The New York Times does a similar dance routine. The paper profiles a wealthy community—Westport, Connecticut—where “some [special education students] are getting as little as a few hours of weekly speech therapy. Others get tuition for private school or home tutoring.” The superintendent, we are told, has held the line on special education services: “His administration has denied many special education requests—horseback riding and personal trainers, for instance—that it deemed extravagant.” Again, we are warned that runaway special education costs pose a threat: “The strain on the bottom line can be intense, even in Westport, where in the 2002–03 school year the $10.9 million spent on special education consumed 15.9 percent of the district’s education spending.”

    It’s a two-step. First, provide colorful anecdotes of unreasonably expensive-sounding private placement, and then warn about how general education may suffer.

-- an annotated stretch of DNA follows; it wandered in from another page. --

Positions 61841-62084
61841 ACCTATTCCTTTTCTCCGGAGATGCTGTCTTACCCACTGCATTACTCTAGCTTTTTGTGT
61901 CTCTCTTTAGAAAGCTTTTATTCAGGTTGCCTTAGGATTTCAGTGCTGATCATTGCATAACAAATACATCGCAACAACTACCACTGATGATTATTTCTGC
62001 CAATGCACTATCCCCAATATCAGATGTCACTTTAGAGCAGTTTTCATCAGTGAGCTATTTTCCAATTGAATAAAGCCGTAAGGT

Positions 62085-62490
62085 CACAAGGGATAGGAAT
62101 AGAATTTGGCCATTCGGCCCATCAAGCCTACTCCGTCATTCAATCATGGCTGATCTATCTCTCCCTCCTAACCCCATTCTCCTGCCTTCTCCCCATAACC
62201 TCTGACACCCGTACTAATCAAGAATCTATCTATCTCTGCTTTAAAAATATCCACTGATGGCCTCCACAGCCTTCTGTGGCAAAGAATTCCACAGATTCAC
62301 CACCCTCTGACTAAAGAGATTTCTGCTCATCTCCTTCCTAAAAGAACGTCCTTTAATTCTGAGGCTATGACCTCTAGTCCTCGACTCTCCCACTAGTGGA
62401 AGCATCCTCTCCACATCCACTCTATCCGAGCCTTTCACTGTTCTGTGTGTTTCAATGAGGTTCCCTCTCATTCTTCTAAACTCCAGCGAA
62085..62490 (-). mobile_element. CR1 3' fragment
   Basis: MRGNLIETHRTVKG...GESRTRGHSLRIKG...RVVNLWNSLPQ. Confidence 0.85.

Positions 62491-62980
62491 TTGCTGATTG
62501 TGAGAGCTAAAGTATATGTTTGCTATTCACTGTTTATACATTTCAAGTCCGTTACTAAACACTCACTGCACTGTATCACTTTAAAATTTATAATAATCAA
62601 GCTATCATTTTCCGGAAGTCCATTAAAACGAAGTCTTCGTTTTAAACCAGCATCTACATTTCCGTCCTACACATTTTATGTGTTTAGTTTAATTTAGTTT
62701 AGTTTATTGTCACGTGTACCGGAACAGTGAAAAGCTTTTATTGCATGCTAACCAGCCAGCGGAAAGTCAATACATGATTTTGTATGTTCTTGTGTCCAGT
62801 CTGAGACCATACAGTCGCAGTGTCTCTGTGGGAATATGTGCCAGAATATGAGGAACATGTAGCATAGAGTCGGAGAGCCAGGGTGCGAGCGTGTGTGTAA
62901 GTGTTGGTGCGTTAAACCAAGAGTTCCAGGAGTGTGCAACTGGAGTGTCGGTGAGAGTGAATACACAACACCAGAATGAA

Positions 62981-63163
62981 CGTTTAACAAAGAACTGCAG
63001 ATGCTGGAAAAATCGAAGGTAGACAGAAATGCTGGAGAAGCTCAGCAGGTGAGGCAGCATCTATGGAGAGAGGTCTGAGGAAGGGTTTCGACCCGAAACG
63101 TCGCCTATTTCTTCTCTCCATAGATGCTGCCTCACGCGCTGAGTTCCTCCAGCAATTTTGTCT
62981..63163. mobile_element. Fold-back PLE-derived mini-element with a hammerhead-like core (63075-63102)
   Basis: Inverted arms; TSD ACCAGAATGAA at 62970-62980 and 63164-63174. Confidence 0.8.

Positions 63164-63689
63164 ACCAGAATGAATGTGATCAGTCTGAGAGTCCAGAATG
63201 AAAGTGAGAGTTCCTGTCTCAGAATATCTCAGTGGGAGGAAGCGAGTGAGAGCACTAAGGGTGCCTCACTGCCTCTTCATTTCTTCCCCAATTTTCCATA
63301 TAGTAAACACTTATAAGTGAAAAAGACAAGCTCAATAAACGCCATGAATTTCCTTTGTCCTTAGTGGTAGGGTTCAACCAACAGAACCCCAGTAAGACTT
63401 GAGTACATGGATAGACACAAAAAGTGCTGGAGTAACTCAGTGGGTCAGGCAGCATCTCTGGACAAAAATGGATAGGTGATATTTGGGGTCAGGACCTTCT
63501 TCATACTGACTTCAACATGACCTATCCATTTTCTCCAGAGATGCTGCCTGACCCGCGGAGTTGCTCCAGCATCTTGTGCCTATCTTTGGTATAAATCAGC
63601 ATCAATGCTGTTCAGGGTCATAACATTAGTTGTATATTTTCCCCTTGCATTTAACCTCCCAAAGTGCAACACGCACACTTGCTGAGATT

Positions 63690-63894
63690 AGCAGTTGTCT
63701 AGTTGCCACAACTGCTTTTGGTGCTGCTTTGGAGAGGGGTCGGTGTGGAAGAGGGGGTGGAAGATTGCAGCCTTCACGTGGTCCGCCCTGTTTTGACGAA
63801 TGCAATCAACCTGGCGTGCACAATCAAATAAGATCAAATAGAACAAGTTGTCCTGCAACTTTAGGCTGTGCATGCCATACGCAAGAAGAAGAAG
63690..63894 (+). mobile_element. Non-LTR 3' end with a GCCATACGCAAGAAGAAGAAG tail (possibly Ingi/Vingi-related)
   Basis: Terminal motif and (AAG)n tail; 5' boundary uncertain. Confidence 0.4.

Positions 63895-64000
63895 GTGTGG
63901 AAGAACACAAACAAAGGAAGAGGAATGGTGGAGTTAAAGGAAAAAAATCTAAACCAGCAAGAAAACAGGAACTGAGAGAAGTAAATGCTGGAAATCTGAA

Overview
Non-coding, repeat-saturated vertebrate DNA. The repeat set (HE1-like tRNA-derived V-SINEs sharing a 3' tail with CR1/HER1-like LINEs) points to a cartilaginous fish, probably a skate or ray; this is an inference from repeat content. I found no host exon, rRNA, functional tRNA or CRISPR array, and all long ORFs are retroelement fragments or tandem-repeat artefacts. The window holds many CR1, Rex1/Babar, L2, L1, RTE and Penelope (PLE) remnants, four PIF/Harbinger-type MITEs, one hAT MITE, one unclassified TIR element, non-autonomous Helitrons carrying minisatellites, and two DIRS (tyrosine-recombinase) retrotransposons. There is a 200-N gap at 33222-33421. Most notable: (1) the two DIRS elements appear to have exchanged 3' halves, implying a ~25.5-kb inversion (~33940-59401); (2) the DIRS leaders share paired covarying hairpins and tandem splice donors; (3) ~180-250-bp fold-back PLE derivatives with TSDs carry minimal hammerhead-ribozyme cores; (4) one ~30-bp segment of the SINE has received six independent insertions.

As it turns out, the evidence contradicts the private placement myth. Only a very small fraction of disabled students are placed in private schools at public expense. And contrary to claims that this is increasingly common, the likelihood that disabled students will be placed in a private school has not grown in the last 15 years. While some of those private placements are indeed expensive, the overall cost of private placement nationwide constitutes a tiny portion of public school spending.

    The rest of the article deals with the facts.